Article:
National Volunteer Week recognises the unsung heroes who enrich their communities by generously giving their time.
Katikati local Glennis Sims has been volunteering for Cancer Society for over ten years. By her own admission, whenever something needs to be done you can guarantee she’s in the middle of it.
“Anything to do with Cancer Society, I’m happy to put my hand up. It’s the whole cause really, it’s something that you want to get involved in.”
Glennis is part of a tight-knit team of volunteers in Katikati. Every week they deliver morning tea to a local exercise group for people with cancer.
She’s been a volunteer driver too – ensuring people get to vital cancer treatment when they’re going through a tough time. Later this year, Glennis will coordinate the Daffodil Day street appeal in the town, which means arranging street collection sites and recruiting other volunteers.
The annual appeal is the largest fundraising event for the charity. It’s only made possible because of volunteers like Glennis.
There are lots of reasons why people volunteer. Some do it to stay active and connected to their community. Others want to share their skills and experience. Glennis says she’s motivated by a desire to “pay it forward”.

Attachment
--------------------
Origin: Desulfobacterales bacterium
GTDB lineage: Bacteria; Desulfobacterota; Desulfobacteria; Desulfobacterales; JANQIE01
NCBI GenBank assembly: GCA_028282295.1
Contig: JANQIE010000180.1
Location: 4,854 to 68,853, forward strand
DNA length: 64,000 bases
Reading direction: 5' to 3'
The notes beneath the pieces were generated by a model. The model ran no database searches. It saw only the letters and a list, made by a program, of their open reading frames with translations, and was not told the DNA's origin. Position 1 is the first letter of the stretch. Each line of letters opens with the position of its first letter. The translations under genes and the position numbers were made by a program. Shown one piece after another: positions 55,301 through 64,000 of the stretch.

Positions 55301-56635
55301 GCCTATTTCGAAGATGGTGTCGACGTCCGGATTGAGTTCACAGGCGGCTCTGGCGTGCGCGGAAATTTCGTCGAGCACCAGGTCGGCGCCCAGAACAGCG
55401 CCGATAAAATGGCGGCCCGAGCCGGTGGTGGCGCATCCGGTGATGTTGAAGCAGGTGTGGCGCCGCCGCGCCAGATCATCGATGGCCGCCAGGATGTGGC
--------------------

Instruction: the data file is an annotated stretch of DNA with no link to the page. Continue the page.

“My mother-in-law and father had cancer, and my sister had breast cancer. Everybody helped them. I like to think if I ever need it, I can put my hand up and someone will be there for me too.”
Many volunteers are modest about the contribution they make. Glennis says she’s “just a small cog in a big wheel”. But it’s the combined contribution of volunteers who regularly donate just one or two hours that collectively makes a difference.
Waikato/Bay of Plenty Cancer Society Volunteer Development Manager Nicola Bowe has crunched the numbers. She says last year Cancer Society volunteers donated 8745 hours around the region.
That’s down on previous years due to Covid restrictions. But with Cancer Society volunteers returning to oncology departments to support cancer patients as well as gatherings like support groups back up and running, she expects the number of volunteer hours to climb steadily.
But Nicola says the statistics don’t paint the full picture.
“For a cancer patient who might not otherwise be able to get to treatment safely, or who needs someone to talk to during the long hours having chemotherapy, the impact our volunteers make is huge.
“There’s no typical volunteer,” says Nicola. “But the one thing they have in common is a real desire to make a positive difference for people affected by cancer in their community.”
Glennis says there’s no shortage of willing volunteers wanting to make a positive difference.
I only have to ask, ‘can you lend me an hour’, and they usually do. People in Katikati are like that. Everybody is willing to lend a hand to causes such as this.